annual growth rate of 0.8%. It grew by 2% per annum during 1965-73,
and at 0% - 3% during 1974-91. It reached its lowest point of
0.5% in 1991/92. In 1992/93 it showed an improvement by 6.2%.
In 1993/94 it declined below zero by 4.5% due to severe droughts,
pest outbreaks, etc. After many years of stagnation, food production
started peaking recently with a record 8.7 million tonnes of cereal
production in 1995/96 and about 10 million tonnes in 1996/97.
Presently, it is believed that there
are two ways in which the productivity of the smallholder farmer
can be improved in Ethiopia. One way is to use existing resources
of land, labour and capital in better ways through improved technology,
be it biological, chemical or mechanical. The former is viewed
in terms of allocative efficiency and the latter in terms of technical
efficiency within the same agro-ecological zone.
Over the last decades, the land/labour
ratio has decreased quantitatively and qualitatively and so has
the capital/labour ratio, though not to the same extent. At the
farm family level, the land holding has shrunk, and the number
of oxen available for farming has decreased. In other words, the
mix of resources has changed. In this process of change, the allocation
of resources of the smallholder has become progressively inefficient
because of the increasing under utilization of labour in agriculture
which at any rate was not compensated by off-farm engagement.
As the size of land holding diminished, the labour input of the
farm family decreased since the technique of production remained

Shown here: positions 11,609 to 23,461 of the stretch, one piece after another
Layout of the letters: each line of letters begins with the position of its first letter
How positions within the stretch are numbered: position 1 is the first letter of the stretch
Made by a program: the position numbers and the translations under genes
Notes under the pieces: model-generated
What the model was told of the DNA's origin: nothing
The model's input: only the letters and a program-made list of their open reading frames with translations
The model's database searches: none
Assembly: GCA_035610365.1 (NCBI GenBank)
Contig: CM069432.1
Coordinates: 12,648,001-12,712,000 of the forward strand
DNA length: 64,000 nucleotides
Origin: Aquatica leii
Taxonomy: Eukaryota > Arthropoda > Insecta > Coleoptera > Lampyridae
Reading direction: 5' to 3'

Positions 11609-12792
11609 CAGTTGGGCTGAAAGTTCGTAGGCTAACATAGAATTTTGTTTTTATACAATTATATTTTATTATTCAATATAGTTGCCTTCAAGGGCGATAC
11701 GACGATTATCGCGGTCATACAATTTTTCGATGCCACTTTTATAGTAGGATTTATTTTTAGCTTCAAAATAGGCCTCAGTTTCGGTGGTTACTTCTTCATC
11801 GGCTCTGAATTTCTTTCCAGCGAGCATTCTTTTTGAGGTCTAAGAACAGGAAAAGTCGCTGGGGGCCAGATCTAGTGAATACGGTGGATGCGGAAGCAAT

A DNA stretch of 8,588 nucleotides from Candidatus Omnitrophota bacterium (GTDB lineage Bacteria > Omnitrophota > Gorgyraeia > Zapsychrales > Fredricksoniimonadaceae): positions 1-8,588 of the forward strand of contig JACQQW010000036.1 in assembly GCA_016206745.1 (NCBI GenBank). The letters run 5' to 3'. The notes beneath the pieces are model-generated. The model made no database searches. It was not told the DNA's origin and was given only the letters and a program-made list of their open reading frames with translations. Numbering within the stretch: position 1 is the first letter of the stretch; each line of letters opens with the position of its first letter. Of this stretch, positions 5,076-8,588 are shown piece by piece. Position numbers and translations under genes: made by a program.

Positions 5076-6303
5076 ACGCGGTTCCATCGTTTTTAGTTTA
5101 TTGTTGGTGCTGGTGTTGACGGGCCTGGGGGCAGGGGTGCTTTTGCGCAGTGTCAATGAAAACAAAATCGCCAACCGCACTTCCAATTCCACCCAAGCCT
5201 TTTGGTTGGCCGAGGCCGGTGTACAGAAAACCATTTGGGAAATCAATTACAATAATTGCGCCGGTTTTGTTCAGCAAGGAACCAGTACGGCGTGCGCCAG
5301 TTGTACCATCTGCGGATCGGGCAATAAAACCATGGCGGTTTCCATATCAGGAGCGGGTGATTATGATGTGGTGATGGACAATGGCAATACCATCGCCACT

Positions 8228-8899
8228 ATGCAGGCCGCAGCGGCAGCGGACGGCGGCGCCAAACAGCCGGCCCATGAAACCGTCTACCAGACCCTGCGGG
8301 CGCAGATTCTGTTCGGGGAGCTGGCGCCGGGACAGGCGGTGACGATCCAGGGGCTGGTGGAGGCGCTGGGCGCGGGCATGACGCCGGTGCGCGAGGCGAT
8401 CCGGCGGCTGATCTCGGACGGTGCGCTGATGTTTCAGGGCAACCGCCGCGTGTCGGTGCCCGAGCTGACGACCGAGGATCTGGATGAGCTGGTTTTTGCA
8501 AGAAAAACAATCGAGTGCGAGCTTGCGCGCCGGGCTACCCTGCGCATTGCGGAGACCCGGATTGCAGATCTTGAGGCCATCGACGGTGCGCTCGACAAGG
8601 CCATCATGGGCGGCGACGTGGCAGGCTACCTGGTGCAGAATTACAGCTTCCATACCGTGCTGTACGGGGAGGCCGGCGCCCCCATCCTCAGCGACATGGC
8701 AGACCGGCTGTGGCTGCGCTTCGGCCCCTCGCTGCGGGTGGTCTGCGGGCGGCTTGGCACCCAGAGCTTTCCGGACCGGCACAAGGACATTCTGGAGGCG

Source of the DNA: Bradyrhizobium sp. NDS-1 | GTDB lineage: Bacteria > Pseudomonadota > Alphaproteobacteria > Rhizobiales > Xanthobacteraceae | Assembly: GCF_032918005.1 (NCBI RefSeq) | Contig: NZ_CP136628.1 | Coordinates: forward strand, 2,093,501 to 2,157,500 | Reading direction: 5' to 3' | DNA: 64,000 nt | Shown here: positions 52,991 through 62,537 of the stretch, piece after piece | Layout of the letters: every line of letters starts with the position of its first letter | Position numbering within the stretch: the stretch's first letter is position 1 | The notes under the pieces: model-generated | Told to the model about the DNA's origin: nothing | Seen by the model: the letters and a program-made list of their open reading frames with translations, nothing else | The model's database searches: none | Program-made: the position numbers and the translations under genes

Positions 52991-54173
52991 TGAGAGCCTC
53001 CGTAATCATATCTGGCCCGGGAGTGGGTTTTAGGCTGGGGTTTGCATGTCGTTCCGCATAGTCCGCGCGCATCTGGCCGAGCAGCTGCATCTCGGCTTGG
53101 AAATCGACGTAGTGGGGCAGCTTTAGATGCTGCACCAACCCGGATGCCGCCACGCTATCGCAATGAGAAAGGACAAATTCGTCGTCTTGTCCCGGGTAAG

The government has initiated a five-year
agricultural development programme with the objective of closing
the country's food gap in
the medium term by attaining a sustainable food production growth
at a rate higher than the population growth. In the food-deficit
areas which are moisture stressed, the government has developed
and put to effect a "Sustainable
Agricultural and Environmental Rehabilitation (SAER)"
programme that focuses on the development of small-scale irrigation
mainly through water harvesting.
3. ETHIOPIA'S AGRICULTURAL
3.1 Land Resource
Land is the basic agricultural resource
on which the Ethiopian society presently depends for the production
of food, clothing, energy and housing. Out of the 112.3 million
hectares total land area, about 56 percent is regarded to be suitable
for cultivation. However, only 14.8% of the total land is under
cultivation presently for the production of annual and perennial
|Cultivated with perennial and annual crops||14.8|
|Currently unproductive land||3.8|
Source: MOA Department of Land
Use Study and Administration, Land Use Systems and Soil
Conditions of Ethiopia, Addis Ababa, June 1995
On the basis of altitude, temperature
and rainfall, there are three main production zones in the country,
namely, high potential cereal zone, low potential cereal zone
and high potential perennial zone. The highlands comprise the
high potential cereal and perennial zones that constitute 36.3
percent of the total land area and support 88 percent of the human
and 70 percent of the livestock population.
The lowlands, which constitute about
63.7 percent of the total land area of the country, support 12
percent of the human and 30 percent of the livestock population.
This portion of the country has immense potential for commercial
agriculture, if utilized fully and efficiently.
Until recently, the development of
irrigation schemes has been minimal. The combination of land degradation
and lack of adequate rainfall in some years have often caused
crop failures. In order to stabilize and boost agricultural production,
it has become necessary to expand irrigated agriculture. The lowlands
of the country, with their large flat and fertile land, hold great
potential for the development of large scale irrigation schemes.
The potential gross irrigable area is estimated to be 3.5 million
hectares. To date, only 5 percent of the total potential is utilized.
3.2 Major Crops
a) Food Crops
Ethiopia has rich soil and diversified
climatic regions suitable for the production of food crops. About